Following my diagnosis, I deferred my admission, but at 19, when I faced the Admissions Tutor again, she 'suggested' that with an illness like lupus, I would never cope with the stress of Cambridge academic life. She quoted the suicide rates to me. I was a shivering, quivering mass in that office, not knowing how to fight my case. I did not know enough about the animal raging through me to defend my ability to cope. What struck the final blow to my confidence, was learning that the English lecturer who had interviewed me, had lupus herself, and instead of supporting my case, had done exactly the opposite. "You'll never cope at Cambridge, with Lupus" resounded in my ears, on and on, through the years that followed. I re-applied again at 23, for my Masters, but the day before the deadline, I cancelled my application.
I have only recently forgiven myself for that action. Or maybe I haven't completely forgiven myself. All I know is, that yesterday, in sitting and walking meditation, something healed itself inside me. The warrior poet walked with the warrior nuns, and the ghosts of my past ran for it, far, far away from me.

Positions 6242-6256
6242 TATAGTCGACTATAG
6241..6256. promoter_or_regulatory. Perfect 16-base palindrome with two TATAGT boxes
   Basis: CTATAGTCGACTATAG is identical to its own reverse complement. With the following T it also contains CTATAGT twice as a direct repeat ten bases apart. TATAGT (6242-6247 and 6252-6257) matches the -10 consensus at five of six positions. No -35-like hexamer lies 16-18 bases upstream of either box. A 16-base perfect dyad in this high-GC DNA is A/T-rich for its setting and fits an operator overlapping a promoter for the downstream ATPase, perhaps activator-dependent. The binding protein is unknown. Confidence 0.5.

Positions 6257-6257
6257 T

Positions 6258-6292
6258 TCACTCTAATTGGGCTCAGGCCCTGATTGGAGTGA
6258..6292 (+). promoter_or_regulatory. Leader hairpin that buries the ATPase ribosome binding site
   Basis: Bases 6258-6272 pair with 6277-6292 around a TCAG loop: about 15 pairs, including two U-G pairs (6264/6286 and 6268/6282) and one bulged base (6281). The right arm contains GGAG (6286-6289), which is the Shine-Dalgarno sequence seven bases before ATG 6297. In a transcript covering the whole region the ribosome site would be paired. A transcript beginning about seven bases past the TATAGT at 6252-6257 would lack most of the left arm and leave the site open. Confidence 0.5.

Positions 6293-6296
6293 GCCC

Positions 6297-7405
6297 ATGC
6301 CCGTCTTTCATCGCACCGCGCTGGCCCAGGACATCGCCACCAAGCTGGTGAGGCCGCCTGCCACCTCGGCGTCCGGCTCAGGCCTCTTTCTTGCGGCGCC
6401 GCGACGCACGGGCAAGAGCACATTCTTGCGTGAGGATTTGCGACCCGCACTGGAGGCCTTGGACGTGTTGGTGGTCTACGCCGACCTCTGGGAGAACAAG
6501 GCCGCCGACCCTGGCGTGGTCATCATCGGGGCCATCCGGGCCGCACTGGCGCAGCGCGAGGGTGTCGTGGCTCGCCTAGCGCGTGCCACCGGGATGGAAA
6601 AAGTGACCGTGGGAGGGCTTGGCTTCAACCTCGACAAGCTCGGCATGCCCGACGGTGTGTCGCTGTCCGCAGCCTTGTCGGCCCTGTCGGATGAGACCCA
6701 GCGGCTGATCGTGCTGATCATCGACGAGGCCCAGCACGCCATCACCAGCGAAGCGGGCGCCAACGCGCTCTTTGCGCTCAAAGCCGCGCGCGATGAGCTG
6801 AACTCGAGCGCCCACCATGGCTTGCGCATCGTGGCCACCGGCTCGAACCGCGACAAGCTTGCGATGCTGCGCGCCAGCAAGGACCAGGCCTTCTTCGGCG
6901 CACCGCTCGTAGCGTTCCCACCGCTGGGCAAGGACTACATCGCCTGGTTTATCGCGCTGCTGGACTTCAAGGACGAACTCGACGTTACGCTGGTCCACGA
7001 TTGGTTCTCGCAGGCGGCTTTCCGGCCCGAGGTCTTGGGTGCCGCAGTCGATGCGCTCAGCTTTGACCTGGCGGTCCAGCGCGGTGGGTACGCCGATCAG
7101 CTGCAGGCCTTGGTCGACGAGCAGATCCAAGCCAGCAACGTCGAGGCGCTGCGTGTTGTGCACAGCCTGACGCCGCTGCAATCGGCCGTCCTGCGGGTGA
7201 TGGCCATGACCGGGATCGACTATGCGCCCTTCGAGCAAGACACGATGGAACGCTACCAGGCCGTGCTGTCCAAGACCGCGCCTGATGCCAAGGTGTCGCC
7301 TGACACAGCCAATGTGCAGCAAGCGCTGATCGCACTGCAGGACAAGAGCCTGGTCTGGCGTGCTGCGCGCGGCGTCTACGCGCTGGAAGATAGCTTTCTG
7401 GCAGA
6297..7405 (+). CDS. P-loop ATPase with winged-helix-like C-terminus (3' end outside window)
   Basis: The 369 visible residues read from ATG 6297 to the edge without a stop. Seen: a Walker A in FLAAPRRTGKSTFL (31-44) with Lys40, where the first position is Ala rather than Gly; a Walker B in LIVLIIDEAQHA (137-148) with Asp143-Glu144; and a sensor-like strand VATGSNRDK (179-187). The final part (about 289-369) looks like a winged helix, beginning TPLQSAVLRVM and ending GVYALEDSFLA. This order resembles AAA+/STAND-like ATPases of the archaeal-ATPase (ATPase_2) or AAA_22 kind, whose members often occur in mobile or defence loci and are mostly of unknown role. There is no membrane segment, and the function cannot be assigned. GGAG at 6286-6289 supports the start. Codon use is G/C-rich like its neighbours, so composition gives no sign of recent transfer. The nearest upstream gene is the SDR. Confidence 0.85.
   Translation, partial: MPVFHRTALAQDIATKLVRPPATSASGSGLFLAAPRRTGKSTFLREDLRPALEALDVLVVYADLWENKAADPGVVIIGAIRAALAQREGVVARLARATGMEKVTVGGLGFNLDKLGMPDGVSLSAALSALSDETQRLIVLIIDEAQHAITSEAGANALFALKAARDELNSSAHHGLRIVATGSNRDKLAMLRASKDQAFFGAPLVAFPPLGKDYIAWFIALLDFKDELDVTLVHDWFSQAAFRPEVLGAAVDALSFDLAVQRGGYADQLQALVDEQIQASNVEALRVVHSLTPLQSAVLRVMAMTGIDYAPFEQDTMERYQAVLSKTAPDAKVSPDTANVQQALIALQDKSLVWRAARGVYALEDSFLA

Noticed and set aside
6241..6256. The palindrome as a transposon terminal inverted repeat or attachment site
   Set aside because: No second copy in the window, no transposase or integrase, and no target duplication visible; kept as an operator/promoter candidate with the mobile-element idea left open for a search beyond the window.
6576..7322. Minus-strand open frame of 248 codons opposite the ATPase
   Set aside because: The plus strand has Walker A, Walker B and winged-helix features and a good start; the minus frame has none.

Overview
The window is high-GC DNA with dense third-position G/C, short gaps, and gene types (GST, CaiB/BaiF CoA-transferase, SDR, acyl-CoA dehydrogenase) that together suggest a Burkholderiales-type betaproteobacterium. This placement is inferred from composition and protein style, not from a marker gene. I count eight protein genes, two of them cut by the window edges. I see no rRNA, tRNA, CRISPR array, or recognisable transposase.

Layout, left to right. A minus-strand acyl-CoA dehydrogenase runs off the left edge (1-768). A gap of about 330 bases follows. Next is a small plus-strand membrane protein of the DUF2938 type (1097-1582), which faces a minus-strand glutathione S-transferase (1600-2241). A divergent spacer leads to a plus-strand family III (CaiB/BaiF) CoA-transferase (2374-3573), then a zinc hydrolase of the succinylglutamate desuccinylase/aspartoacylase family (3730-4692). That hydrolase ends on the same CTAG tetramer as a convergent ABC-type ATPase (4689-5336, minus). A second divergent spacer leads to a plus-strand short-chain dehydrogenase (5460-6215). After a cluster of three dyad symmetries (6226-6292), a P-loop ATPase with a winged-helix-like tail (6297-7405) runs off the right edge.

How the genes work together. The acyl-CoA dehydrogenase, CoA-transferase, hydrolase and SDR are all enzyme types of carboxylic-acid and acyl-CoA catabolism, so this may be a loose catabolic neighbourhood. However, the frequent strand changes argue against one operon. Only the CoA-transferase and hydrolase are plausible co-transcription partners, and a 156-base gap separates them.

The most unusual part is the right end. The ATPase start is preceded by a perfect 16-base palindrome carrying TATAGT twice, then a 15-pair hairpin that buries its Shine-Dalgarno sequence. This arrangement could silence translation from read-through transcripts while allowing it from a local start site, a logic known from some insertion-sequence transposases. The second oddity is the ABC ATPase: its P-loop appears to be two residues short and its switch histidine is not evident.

images: assortment from my own, flickr and theblogpaper

Friday 11 March 2011

Nippon, Watashi Wa Anatani Utaimassu

Ichiryusai Hiroshige, 1797-1858,
Chidori over breaking waves
(Japan, I Sing to You)

The willow bloomed just yesterday
in green and yellow plumes;
My father heard their Circe song
and listening, listening, walked on.

The sky opened, all bright and light,
the earth caressed his feet;
In Sendai a tsunami burst
beneath so many fathers' feet.

Such wings we need when our planes fall,
Such wings we need when our earth calls
us to attention;

Listening, listening, to fire and storm,
trying to sing our wingless songs
and make a good impression.

- Shaista, 2011
Hiroshige, from the Tokaido series
"Tsunami", Japanese, meaning "harbor" (tsu, 津) "wave" (nami, 波).
China, Chile, Haiti, New Zealand, Japan...  We are always connected, one way or another.

Sunday 6 March 2011

In My Mother's Hands

In Her Mother's Hands by Shawn St Jean
My mother holds
the steering wheel